Genetic, Mechanical and Pharmaceutical Modulation of Bone Formation in Zebrafish

Student thesis: Doctoral ThesisDoctor of Philosophy (PhD)

Abstract

Osteoporotic bone fragility is a major clinical issue, leading to increased fracture incidence. This can be underpinned either by genetic causes, changes due to hormonal shifts, or can be induced by long-term use of glucocorticoids, known as glucocorticoid- induced osteoporosis (GIOP). There is still an unmet need for effective osteoanabolic therapies, particularly ones that are non invasive. Zebrafish are increasingly used as a model for skeletal biology, due to their rapid development, translucency of larvae and some bone tissues throughout life and their genetic tractability. This thesis investigates the relationship of genetics, pharmaceuticals and vibration in bone development and homeostasis. My data reveal that early glucocorticoid exposure significantly inhibits skeletal, immune, and vascular development in zebrafish, with lasting effects on bone growth and regeneration at later stages. This study also explores the potential of vitamin K supplementation and nano-vibration as osteoanabolic therapies, I showed that both can lead to increased osteoblast number, changes to chondrocyte maturation and to vascular lumenisation. In my final chapter, I studied zebrafish mutants of two genes known to impact bone health in mammals: sost and lmx1ba. My study surprisingly revealed that zebrafish sost mutants do not have any obvious skeletal phenotypes, suggesting differences in gene function or compensatory mechanisms between zebrafish and mammals. By contrast, lmx1ba mutant zebrafish showed developmental changes to skeletal patterning, particularly in the spine, with progressive phenotypes that lead to severe skeletal spinal phenotypes in adults. These results underpin the utility of the zebrafish as a model for skeletal studies and give results that could inform future studies that move towards translation.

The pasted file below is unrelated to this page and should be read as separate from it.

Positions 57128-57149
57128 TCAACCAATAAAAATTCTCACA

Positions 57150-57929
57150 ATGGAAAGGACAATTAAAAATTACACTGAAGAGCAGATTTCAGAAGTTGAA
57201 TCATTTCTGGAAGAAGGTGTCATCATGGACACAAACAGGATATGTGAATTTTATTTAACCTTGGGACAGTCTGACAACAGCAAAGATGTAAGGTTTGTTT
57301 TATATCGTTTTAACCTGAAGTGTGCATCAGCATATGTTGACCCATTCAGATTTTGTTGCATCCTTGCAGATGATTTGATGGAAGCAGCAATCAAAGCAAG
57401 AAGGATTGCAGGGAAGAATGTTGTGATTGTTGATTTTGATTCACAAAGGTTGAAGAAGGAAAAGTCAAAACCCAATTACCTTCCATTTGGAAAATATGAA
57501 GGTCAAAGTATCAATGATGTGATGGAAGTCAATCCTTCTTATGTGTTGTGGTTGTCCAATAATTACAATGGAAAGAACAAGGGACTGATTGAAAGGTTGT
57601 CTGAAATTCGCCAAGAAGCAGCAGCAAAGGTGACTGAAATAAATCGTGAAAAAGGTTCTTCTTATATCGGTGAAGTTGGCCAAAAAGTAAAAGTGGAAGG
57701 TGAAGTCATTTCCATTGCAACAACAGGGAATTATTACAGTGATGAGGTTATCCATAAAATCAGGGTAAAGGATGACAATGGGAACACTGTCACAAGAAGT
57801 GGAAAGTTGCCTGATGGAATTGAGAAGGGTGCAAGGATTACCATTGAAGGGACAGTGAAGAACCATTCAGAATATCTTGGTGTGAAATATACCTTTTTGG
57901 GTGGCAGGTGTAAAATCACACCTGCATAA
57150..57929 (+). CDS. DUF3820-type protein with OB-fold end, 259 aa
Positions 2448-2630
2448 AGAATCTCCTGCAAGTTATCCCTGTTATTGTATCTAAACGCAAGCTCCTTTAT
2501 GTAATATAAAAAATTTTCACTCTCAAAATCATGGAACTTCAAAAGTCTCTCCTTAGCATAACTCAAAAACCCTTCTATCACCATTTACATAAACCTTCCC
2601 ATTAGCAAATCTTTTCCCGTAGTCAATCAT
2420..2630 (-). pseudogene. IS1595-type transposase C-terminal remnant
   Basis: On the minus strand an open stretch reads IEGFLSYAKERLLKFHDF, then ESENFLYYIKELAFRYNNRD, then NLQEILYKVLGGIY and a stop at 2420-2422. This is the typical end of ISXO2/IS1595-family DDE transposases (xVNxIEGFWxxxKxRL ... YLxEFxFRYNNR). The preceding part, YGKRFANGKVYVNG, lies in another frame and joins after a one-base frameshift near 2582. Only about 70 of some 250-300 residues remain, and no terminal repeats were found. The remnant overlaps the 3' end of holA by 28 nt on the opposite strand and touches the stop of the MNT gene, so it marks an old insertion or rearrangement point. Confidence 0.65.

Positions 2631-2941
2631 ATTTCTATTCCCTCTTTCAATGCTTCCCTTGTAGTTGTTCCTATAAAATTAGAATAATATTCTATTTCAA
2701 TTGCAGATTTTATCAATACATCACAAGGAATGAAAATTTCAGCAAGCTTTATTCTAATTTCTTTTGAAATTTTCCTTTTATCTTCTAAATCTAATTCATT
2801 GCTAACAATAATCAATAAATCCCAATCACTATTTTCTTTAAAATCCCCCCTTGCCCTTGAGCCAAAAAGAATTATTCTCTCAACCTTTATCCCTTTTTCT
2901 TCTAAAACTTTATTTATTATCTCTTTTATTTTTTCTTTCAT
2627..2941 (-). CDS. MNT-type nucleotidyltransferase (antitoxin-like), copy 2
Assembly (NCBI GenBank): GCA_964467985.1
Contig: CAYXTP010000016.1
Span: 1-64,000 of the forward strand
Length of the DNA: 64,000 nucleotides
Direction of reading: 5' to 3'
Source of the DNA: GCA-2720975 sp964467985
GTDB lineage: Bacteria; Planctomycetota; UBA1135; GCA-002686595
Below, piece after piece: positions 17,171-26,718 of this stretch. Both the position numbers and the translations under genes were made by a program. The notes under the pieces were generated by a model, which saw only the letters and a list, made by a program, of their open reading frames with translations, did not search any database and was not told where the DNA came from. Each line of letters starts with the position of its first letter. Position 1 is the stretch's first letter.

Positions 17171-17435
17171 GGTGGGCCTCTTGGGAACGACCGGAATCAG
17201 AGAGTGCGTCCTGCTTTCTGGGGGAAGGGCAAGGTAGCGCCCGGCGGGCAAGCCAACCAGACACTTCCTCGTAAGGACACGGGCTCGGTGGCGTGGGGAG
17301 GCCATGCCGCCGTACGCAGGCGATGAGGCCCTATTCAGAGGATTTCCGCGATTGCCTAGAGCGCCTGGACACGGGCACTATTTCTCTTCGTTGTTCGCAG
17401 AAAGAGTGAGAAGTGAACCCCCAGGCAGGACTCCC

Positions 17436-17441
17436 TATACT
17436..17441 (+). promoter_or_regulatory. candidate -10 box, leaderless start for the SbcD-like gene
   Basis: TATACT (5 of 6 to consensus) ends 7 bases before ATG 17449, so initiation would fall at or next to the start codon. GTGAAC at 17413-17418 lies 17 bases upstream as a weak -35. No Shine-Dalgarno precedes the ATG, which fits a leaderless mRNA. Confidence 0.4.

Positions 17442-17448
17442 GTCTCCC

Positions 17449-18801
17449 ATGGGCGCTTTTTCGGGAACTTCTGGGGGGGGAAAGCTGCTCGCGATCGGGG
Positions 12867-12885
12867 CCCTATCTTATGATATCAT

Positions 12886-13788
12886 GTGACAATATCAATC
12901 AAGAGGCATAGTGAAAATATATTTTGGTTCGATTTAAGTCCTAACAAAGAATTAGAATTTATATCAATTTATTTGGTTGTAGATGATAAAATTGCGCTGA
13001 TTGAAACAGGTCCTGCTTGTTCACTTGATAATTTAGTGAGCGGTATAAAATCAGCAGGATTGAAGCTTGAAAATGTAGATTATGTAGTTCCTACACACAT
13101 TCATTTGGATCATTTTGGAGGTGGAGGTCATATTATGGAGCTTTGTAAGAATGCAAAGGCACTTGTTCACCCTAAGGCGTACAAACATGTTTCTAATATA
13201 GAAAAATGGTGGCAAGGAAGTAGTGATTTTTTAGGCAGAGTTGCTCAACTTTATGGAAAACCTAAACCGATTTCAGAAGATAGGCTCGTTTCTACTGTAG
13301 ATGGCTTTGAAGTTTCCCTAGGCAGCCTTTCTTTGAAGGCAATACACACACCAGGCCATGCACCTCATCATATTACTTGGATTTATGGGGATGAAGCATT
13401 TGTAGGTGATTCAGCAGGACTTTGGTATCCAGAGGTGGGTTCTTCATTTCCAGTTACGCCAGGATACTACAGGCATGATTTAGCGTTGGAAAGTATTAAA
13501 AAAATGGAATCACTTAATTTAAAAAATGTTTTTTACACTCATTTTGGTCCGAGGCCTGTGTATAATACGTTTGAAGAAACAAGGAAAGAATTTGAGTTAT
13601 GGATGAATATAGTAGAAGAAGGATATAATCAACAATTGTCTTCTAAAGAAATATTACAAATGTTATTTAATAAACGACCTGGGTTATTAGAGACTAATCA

Date of Award7 May 2024
Original languageEnglish
Awarding Institution
  • The University of Bristol
SupervisorDanielle M Paul (Supervisor) & Chrissy L Hammond (Supervisor)

Keywords

  • zebrafish
  • bone
  • glucocorticoids

Cite this

'